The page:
School fire alarm inspections due

Schools are to be inspected first month of each year

School fire alarm inspections for public schools are due in the first month of each year, according to Fire Prevention Officer Tina Choy.

As of Friday, 4 February, only two of the public schools had contacted the Cayman Islands Fire Department to schedule the inspection, and only one school has been inspected.

“There is a general inspection once they’re installed,” Ms Choy said. “The plans come to us, and we see if they are in compliance. We approve all the drawings and then there’s a physical inspection where we test the device and check to see if the alarm is installed according to the drawings.”

According to the fire code, she said, the schools are required to a test on the system and run a fire drill.

The false alarm that sounded in January at John Gray High School raised questions of how and when school fire alarms are checked and inspected.

Chief Fire Officer Dennom Bodden said that the owner of the building – in this case, the school – is responsible for the upkeep, maintenance and scheduling of inspections.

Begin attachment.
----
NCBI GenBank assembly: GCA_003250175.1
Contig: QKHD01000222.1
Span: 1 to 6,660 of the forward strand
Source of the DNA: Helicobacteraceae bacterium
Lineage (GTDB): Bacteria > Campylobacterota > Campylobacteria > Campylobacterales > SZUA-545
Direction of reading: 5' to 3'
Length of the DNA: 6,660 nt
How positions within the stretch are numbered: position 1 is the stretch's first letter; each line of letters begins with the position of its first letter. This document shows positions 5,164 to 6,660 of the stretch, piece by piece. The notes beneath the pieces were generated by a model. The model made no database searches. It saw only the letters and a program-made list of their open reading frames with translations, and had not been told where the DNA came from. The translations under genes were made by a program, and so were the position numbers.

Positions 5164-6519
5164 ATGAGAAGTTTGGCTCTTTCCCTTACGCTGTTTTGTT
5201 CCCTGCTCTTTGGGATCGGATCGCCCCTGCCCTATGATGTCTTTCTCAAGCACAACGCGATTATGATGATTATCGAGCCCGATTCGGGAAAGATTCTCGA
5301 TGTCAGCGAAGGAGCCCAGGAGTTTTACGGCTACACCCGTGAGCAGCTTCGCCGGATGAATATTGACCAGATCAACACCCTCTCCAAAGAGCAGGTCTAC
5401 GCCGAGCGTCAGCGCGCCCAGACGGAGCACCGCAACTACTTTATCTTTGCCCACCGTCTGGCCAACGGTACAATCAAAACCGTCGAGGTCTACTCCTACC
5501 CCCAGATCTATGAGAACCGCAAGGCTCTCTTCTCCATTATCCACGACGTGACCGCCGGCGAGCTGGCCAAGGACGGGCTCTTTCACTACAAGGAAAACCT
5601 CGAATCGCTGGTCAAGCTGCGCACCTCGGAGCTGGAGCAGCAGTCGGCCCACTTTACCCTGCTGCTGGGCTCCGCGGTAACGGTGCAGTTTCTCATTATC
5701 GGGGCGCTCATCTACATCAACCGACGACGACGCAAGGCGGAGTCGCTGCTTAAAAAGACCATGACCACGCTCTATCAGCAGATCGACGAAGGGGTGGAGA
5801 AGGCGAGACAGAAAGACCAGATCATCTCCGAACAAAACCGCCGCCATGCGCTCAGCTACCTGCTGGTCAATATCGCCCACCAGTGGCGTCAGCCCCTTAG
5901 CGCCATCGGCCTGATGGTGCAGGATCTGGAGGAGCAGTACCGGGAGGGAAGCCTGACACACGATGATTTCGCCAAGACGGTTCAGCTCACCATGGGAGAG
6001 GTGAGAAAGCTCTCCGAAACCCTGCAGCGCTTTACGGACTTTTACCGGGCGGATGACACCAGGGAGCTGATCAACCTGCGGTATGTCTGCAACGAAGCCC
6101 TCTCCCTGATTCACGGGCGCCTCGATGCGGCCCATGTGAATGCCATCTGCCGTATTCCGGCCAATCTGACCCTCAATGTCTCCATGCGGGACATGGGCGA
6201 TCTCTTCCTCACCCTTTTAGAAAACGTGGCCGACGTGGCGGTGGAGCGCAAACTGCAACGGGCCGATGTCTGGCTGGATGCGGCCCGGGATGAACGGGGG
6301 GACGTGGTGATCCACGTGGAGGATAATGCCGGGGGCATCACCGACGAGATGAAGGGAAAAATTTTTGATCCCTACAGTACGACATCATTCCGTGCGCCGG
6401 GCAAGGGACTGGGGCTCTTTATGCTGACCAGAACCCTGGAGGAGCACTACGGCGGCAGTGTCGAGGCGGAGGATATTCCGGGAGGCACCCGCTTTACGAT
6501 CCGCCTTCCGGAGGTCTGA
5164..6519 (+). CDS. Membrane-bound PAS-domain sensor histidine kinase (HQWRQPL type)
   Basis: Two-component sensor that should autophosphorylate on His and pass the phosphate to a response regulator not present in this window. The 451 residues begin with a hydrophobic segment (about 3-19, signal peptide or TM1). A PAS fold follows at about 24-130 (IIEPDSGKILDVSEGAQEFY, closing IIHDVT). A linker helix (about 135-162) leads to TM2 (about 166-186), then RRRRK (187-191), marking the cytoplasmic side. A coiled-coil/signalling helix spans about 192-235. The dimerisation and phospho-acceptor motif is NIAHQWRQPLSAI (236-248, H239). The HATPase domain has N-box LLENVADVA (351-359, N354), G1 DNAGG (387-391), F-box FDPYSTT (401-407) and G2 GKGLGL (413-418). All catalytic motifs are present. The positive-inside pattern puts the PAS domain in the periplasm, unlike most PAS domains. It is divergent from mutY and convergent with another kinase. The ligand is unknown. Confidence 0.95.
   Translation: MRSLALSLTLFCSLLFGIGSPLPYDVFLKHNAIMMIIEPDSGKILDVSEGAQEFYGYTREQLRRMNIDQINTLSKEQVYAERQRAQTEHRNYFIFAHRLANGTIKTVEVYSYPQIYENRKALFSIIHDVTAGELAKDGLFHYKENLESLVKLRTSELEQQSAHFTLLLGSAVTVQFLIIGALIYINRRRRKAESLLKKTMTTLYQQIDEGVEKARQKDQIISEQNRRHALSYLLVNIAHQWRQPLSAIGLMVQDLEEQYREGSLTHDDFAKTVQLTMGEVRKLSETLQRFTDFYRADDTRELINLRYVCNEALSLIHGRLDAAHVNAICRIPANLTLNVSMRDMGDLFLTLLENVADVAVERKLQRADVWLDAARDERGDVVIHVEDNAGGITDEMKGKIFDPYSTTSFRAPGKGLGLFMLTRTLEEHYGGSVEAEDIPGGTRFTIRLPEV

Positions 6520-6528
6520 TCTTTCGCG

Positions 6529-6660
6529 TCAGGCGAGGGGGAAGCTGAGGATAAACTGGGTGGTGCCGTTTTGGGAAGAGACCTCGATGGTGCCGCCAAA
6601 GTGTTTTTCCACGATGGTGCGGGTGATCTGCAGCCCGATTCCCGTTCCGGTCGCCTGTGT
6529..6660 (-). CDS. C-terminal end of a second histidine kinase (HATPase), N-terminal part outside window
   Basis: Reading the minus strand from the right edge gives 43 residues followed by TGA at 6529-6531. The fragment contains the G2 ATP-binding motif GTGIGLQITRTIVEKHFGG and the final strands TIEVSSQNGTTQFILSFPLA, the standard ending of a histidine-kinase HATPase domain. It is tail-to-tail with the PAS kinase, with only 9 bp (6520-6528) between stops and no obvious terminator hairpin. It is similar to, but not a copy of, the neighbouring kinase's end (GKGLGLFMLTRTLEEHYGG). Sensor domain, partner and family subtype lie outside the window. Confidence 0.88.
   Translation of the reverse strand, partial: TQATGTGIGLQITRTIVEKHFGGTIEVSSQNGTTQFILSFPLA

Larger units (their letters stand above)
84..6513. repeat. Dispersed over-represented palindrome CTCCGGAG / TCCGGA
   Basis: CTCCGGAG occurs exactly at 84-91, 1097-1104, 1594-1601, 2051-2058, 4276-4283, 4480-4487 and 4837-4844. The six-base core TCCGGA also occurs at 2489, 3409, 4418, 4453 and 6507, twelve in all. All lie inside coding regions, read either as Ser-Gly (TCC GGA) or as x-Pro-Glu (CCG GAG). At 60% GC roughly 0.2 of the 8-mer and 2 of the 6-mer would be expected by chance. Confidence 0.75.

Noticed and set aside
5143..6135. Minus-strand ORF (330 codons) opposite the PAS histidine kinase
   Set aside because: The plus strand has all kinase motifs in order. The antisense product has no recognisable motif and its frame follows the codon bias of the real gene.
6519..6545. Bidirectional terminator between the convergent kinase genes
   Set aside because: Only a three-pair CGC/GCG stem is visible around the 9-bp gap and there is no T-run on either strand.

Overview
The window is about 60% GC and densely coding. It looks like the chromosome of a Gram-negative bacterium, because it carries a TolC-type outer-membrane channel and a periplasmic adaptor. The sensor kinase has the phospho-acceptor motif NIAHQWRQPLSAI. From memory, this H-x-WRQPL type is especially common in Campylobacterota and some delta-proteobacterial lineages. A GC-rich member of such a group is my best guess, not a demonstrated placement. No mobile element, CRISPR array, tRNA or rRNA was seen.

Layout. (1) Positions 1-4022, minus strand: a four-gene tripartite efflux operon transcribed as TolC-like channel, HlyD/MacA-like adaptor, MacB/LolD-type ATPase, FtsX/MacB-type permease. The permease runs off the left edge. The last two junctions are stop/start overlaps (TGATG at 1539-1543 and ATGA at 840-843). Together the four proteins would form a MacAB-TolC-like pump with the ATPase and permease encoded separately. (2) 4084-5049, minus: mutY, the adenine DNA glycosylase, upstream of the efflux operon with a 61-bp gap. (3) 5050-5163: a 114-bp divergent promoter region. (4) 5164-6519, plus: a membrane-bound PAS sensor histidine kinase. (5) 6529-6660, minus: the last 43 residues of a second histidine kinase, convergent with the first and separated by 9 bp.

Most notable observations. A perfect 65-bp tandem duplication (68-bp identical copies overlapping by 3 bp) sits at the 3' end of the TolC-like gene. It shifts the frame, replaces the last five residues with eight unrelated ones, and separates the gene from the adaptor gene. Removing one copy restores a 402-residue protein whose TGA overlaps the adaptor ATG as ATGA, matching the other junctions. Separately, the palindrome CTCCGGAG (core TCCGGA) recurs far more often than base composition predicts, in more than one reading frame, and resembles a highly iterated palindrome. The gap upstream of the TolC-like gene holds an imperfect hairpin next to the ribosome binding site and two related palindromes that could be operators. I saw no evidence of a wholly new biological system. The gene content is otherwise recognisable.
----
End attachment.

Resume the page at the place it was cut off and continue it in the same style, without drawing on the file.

“(Fire alarms) are inspected by us, but they are maintained by the schools,” Mr. Bodden said. “We are responsible for the fire code upon installation.”

The principal at John Gray High School was contacted by the fire department about the inspection, which is set for next week.

The Caymanian Compass tried several times to contact John Gray’s principal, Aldin Bellinfantie, but hadn’t received a response as of press time.

Ms Choy said that the fire department tries to do random inspections every year, but one of their officers is on medical leave so the office is short-staffed, pushing the random inspections to later in the year.

“My daughter goes there and the teachers, when the alarm goes off, tell the kids to just stay in the classroom,” she said, adding that the school automatically assumes it’s a false alarm.

The false alarms at John Gray apparently sounded because of additional dust in the air from recent construction on the school campus. Parts of the buildings were being demolished, and it was playing havoc with the fire alarm systems, according to Ms Choy.

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